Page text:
I went to Spier Contemporary 2010 last Saturday. It's a visual and performance art exhibition underwritten by Spier, usually held on their wine estate, but this year held in the Cape Town City Hall. The idea was to make the 132 artworks and 101 artists represented accessible to all. Whilst I was there it was mainly single woman and gay blokes. All white. So very Cape Town.
As I wandered through the warren of rooms I became more and more gloomy. Art doesn't usually do that to me – and this exhibition hadn't provoked a grey response last year. Nor the year before. But there was little joy in any of the exhibits. Perhaps a reflection of the year that has passed? Either in the art that was submitted or in the hearts of the curators – who knows. But, apart from a moment where I walked into a room and a jackhammer slammed into ear splitting motion scaring the shit out of me, the only thing that raised a glimmer of a smile was a collection of photos representing SA presidents past and present with their emblems. Thabo sported a black Aids ribbon, PW a 'sold' rosette, die Groot Krokodil – an ass-about facing lacoste croc. Joe Zuma's portrait was unadorned. Perhaps in hope, perhaps in anticipation: the artist hadn't commented.
I did love one piece – Matthew Hindley's “I Meant to Have but Modest Needs” … a real oil painting on a grand scale. If I could have afforded anything at the exhibition – I would have bought this. As much for the title as the artist's abilities. I've been spending a lot of time recently considering what I really need. A job I had thought would bring regular work wasn't panning out that way and my cloth needed recutting to suit my needs. I just am not absolutely sure what those are. A new friend had told me that when she was really sick, and she couldn't get out of bed to walk to the bathroom – she didn't think about needing another pair of shoes in her closet, or a trip to Asia, or a bigger house. Things she had always thought she needed. All she could think of was how badly she needed to walk on the beach. Her parameters had become clarified. Focused by her illness.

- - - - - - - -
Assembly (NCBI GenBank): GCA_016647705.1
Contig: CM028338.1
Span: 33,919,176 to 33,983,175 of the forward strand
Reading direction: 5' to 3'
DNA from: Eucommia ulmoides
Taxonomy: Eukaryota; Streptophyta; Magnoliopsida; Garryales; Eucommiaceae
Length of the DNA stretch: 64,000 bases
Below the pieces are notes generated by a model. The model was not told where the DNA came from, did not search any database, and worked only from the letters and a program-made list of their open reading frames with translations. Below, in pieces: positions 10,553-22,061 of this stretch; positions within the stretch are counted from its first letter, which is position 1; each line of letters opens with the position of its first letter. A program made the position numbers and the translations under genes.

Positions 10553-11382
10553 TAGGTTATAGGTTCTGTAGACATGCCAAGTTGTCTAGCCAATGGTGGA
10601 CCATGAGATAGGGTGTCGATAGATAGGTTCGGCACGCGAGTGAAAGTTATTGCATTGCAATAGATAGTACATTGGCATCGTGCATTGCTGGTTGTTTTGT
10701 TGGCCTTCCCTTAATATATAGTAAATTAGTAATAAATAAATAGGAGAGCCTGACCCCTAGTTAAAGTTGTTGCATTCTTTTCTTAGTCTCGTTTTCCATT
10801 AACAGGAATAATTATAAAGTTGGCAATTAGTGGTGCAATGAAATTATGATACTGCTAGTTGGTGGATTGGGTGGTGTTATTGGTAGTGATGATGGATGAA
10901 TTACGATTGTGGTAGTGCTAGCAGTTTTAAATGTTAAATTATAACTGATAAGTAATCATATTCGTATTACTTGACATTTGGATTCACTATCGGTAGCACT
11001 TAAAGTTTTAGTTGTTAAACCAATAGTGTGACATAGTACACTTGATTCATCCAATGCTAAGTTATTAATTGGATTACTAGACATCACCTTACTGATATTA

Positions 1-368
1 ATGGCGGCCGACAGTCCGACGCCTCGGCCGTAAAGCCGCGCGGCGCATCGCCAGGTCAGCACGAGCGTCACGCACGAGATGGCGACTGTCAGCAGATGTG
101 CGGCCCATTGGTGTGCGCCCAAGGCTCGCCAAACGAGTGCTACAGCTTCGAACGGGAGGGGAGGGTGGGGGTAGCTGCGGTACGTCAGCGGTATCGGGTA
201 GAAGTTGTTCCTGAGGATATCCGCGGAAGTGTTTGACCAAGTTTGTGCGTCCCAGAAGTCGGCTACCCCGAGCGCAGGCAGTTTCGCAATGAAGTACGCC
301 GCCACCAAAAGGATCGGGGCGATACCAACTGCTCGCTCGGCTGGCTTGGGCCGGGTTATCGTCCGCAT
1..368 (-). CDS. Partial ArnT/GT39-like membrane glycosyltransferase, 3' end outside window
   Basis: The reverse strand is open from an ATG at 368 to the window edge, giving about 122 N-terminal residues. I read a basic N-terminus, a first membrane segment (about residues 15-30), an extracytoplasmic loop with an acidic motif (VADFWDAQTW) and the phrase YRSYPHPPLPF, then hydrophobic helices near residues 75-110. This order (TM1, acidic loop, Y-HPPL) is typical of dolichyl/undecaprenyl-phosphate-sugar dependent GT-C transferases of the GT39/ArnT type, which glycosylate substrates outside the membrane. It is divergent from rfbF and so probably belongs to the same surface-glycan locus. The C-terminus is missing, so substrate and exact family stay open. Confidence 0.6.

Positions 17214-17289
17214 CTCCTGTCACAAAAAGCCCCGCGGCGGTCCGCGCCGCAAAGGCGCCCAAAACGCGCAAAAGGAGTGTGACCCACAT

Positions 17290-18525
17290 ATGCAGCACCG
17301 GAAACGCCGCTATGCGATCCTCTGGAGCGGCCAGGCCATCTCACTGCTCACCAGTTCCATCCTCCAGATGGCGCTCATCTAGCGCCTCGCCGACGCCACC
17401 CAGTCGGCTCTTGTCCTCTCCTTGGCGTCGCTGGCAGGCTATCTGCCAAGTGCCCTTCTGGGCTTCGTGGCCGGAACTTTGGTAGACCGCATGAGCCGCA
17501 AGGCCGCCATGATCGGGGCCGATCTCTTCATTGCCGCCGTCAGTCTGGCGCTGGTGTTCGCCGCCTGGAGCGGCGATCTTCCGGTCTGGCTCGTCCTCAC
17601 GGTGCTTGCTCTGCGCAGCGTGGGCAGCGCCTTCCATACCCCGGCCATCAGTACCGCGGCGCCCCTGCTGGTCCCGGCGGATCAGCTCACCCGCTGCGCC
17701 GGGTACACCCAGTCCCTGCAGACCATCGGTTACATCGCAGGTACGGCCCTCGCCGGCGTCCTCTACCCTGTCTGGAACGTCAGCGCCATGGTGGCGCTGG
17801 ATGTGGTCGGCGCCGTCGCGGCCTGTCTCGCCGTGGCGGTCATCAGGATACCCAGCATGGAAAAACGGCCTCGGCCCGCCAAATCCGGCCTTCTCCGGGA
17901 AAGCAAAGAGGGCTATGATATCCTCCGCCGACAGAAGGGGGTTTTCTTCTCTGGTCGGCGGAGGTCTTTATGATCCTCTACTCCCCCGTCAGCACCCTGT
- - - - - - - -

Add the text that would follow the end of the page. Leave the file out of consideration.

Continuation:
There was cheering outside so I moved over to the window to see what was going on. A man was walking on a wire strung between two palm trees. He was barefoot, chubby, shirtless- cirque de afrique – and hamming it up mercilessly for the crowd. I took out my camera and a security guard was over at my side in an instant. When he saw what I was shooting, he smiled and said – “Watch, he will put fire into his trousers.” Which the man did, to the delight of the kids who screamed and ran about in deliciously horrified circles. People darted through the smoke to drop coins into a tin pipe he had laid on the ground. He shook it in thanks and coloured feathers puffed out. The guard watched with me for a while and then said: “Where does a person go to learn to know magic? I would like to go there.” I shook my head. Sorry mate, been a bit short on magic lately. The man, said the guard, was from Zimbabwe. It could be that he learned magic there. I told him I was born in Zimbabwe and he smiled – “maybe you know magic too”.
I walked back through the exhibition thinking about his words. It's not so much about magic as about knowing what you need. The man on the ground needed to make money. He used magic in service of his needs. He serviced the crowd's need for entertainment with his magic. Was it magic or was it need. It all depended on how you looked at things. All I need now is the right pair of eyes.